Pompeo Frames New China Sanctions as Taste of Its Own Policies

Screenshot of Secretary of State Mike Pompeo delivering remarks at the Richard Nixon Presidential Library in Yorba Linda, California, on July 23, 2020.

WASHINGTON (CN) — Announcing new travel restrictions on Chinese diplomats and limiting their ability to attend American academic events, Secretary of State Mike Pompeo billed the move Wednesday as a step toward “restoring reciprocity.”

“For years the Chinese Communist Party has imposed significant barriers on American diplomats working inside the PRC,” Pompeo said in a briefing at the State Department. “Specifically, the Chinese Communist Party has implemented a system of opaque approval processes designed to prevent American diplomats from conducting regular business, attending events, securing meetings and connecting with the Chinese people.” 

Pompeo emphasized that Chinese diplomats visiting university campuses or meet local officials will now meet a similar approval process in the United States going forward, and that China will need State Department approval to host groups of more than 50 people outside embassy property.

Pompeo’s remarks and a statement also promise periodic reviews for official social media accounts belonging to the People’s Republic of China embassy and consulate, meant to ensure they are “properly identified” as Chinese government accounts.

Pompeo also mentioned an August letter State Department Undersecretary Keith Krach penned to the Governing Boards of American Universities, where Krach mentions the “growing threat of authoritarian influence” on American campuses and to university endowments.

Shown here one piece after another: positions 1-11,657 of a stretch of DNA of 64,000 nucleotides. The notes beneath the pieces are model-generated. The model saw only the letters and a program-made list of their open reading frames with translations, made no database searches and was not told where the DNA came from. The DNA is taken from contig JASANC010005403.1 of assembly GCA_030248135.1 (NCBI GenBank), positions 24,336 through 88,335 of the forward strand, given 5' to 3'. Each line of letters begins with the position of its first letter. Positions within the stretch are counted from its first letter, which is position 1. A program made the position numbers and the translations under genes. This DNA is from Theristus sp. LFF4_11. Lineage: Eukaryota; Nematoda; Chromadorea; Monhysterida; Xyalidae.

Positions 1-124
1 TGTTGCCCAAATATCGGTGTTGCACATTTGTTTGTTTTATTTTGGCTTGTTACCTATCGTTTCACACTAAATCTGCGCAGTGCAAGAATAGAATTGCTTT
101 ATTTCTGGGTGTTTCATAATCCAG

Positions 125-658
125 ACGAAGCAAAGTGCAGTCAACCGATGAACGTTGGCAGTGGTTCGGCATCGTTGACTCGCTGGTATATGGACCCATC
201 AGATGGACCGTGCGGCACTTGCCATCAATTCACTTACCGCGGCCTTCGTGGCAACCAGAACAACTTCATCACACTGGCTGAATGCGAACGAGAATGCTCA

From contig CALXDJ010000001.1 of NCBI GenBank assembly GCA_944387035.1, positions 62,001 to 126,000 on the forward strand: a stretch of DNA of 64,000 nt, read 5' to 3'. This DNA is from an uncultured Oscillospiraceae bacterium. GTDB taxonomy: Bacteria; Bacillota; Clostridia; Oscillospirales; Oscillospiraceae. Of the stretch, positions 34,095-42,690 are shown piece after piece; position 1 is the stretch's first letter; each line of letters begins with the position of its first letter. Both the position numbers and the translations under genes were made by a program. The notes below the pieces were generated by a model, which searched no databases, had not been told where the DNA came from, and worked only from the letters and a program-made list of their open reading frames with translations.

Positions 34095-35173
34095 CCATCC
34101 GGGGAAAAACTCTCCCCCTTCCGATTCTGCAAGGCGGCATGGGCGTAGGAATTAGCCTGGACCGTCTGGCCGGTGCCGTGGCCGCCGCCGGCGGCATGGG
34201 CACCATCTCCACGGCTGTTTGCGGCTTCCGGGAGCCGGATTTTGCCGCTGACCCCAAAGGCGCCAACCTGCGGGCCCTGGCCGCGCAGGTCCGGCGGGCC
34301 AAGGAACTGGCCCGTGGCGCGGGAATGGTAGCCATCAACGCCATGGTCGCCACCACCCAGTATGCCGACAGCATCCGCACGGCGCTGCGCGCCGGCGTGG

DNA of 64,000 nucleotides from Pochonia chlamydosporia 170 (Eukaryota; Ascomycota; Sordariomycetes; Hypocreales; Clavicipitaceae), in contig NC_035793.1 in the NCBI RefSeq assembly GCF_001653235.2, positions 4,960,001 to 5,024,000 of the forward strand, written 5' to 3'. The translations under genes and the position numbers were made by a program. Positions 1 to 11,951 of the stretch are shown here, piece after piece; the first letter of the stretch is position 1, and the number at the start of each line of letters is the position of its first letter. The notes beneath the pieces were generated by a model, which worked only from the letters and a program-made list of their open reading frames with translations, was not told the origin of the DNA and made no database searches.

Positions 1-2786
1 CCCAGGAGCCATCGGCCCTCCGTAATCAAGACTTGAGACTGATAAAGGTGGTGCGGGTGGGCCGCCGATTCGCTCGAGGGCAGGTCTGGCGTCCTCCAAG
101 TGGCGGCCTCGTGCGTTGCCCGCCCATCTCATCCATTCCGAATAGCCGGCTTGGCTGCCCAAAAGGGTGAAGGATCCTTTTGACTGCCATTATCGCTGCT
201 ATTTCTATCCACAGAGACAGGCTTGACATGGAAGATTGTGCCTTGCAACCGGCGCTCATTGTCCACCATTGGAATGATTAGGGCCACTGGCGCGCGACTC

University boards must take preventative steps against this infiltration, Pompeo advised, suggesting steps such as disclosing Chinese investments in endowment funds and divesting from Chinese companies on the Commerce Department’s list of sanctioned entities.

That registry grew last week when the U.S. announced it would sanction two dozen companies for their role in building military islands in the South China Sea. The sanctions will ban those companies — mostly construction and telecommunications companies — from purchasing certain American products. 

“We’re simply demanding reciprocity,” Pompeo said. “Access for our diplomats in China should be reflective of the access the Chinese diplomats in the United States have and today’s steps will move us substantially in that direction.”

David Stilwell, the State Department’s assistant secretary of East Asian and Pacific Affairs, said the department had asked Chinese diplomats in October to notify officials about their in-state movement. This was an effort to get Chinese diplomats to understand the U.S.-China relationship was “way out of balance,” he said.

“Balance to me equates to stability,” Stilwell said, “and the instability of this relationship causes all of us concern. We’re taking steps to fix that.”

Stilwell said while he did not know how Chinese diplomats might respond to new sanctions, he relied on members of the American media to convey the disproportionate give and take between the countries. 

“If there’s concerns about reciprocal — what they call reciprocal, retaliation is a better word — let’s make sure we paint a very clear picture of what they’re doing, what that real balance looks like,” Stilwell said. “You know, there’s 150 or more Chinese state media folks who work for the ministry of propaganda here in the U.S. operating without restriction and there’s only a handful of American journalists left in China right now. Let’s paint that picture so everyone understands what we’re talking about.”

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